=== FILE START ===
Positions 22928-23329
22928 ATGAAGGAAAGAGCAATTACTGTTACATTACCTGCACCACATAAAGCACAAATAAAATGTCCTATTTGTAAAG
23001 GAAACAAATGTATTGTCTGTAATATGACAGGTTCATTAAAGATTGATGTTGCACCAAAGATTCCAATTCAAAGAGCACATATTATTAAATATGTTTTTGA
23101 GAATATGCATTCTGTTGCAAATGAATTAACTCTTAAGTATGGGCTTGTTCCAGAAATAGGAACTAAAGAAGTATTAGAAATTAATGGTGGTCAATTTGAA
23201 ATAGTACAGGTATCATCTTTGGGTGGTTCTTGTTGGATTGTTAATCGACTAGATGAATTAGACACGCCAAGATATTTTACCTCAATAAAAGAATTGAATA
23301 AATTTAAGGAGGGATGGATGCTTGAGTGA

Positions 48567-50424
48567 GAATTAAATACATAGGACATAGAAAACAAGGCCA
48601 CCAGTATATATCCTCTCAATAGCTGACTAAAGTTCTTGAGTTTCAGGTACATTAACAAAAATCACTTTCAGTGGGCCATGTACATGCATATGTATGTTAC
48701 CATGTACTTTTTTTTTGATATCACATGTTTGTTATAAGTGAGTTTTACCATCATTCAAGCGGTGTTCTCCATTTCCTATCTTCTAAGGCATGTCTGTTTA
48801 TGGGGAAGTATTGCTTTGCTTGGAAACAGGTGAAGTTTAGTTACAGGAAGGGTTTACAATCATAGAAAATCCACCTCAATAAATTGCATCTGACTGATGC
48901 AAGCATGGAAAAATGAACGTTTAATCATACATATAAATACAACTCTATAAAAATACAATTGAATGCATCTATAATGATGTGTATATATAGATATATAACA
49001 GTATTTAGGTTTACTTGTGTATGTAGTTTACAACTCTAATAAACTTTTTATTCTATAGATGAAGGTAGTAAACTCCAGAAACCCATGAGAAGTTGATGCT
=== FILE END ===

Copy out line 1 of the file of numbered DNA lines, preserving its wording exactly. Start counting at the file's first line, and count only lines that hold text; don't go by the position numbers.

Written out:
Positions 22928-23329